The study showed that factors like traffic density and relative humidity can greatly influence the level of emission of pollutant/greenhouse gases especially through vehicular activities at any time in any environment which were validated using stochastic model equation. Stochastic model equation was used to predict the level of emission of greenhouse/pollutant gases for 2017 and the prediction revealed increase in level of emission by over 60%. The consequence of this development to man and his ecosystem should be unpleasant. Policy makers across every government level could adopt this model approach in coming up with strategies that will control and regulate the level of emission of pollutant gases to the environment.


[1]  Breton C.V. and Marutani N. (2004). Air Pollution and Epigenetics: Recent finding. Curr Environ Health Persp, 1:35-45.
[2]  Chaunhan A., Pawar, M. and Kumar, R. (2010). A case study of Haridwar and Dehradin using Air quality index, Journal of American Science, 6(9): 55-62.
[3]  Cheng Y.L., Bai Y.H., Li, J.I. and Liu, Z.R. (2007). Modeling of air quality with a modified two dimensional models: A case study in the Pearl River Delta region of China. Journal of Environmental Sciences 19: 572-577.
[4]  Colls, J. (1997). Air pollution: An Introduction, E & FN Spon, London. pp: 440-447.
[5]  EAQS (2013). European Air Quality Standards. Gazette of European Commission. pp 2-9.
[6]  Fahimeh, A. and Azadeh, I. (2012). Influence of meteorological parameters on air pollution in Isfahan, International Conference on Biology, Environment and Chemistry, 46(4): 929-939.
[7]  Frey, H.C., Zhai H. and Rouphail, N. M. (2009). Regional on road vehicle running emissions modeling and evaluation for conventional and alternative vehicle technologies. Environ Sci. and Technology, 43: 8445-8449.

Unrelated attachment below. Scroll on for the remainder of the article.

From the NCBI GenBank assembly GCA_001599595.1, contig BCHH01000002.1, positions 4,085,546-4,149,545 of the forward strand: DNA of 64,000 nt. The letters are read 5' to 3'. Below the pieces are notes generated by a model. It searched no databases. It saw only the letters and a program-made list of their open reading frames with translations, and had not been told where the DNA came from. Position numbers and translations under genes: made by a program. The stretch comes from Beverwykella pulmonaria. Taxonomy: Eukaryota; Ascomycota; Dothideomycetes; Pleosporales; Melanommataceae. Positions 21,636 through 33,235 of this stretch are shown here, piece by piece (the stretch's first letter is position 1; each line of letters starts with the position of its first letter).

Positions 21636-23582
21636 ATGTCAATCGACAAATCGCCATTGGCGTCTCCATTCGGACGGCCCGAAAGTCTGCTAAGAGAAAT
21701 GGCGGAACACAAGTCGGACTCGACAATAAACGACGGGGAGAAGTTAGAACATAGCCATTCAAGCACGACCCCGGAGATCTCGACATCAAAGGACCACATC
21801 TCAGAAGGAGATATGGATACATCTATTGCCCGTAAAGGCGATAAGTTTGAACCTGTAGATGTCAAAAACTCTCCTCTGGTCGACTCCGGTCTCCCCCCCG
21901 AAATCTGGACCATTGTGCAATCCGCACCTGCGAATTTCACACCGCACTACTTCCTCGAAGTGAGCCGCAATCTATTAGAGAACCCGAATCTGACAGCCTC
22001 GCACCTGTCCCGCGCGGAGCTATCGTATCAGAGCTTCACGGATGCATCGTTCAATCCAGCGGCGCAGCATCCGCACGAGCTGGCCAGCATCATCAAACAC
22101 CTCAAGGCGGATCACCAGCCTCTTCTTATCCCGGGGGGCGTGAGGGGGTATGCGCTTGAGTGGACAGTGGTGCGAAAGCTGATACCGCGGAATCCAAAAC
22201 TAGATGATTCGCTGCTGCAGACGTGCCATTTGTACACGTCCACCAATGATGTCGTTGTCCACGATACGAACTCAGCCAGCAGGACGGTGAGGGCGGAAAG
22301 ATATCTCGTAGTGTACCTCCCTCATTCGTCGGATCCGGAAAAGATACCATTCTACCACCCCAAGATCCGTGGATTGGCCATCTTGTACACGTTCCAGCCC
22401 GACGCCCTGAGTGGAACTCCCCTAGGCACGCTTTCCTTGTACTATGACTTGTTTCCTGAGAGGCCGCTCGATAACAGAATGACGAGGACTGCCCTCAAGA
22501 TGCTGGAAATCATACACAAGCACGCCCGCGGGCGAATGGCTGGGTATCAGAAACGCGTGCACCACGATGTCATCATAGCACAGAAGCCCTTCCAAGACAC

[8]  Fronza, G. and Melli. P. (1984). Assessment of emission abatement levels by stochastic programming. Atmospheric Environment, 18(3): 531-535.
[9]  Gaffrey, J.S. and Marley, N.A. (2009). The impacts of combustion emissions on air quality and climate from coal to biofuels and beyond. Atmospheric Environment, 43: 23-36.
[10]  Kohn, R.E. and Burlingame, D.E. (2000). Air-quality control model combining data on morbidity and pollution abatement, Decision Science, 2:300-310.
[11]  Kooter, I.M., Van Vugt A., Jedynska, P., Tromp, M., Houtzager, M. and Ver beck, R. (2011). Toxicological characterization of diesel engine emissions using bio diesel and a closed soot filter. Atmospheric Environment, 45: 1574-1580.
[12]  Kumar, N., Chu, A. and Foster A. (2008). Remote sensing of ambient particles in Delhi and its environs: estimation and validation, international Journal of Remote Sensing. 29: 3383-3405.
[13]  Madhukar, R. and Srikantaswamy, S. (2013). Assessment of air quality in Bidadi Industrial Area, Ramana gram District Karnataka, India. Journal of Environmental Science, Computer Science and Engineering and Technology, 2(4): 1135-1140.
[14]  McDonald J.D., Eide, I., Seagrove J., Zielinska, B. Whitney, K. and Lavson, D.R. (2004). Relationship between composition and toxicity ofmotor vehicle emission samples. Environ Health prospect, 112: 1527-1538.
[15]  Najjar Y.S.H. (2008). Modern and appropriate technologies for the reduction of gaseous pollutants and their effects on the environment Clean Techn Environ policy, 10:269-278.
[16]  Najjar, Y.S. (2014). Gaseous pollutants formation and their harmful effects on health and environment. Innovative energy policies vol. 1: 1-8.
[17]  Pope, C.A., Burnett, R.T., Thun M.J., Calle, E.E., Krewski D. and Ito, K. (2002). Lung cancer, cardio pulmonary mortality and long term exposure to fine particulate air pollution, Atmospheric Environment, 45:1042-1049.
[18]  WHO (2010). Guidelines for Air quality, World Health Organization, Geneva. pp121-123.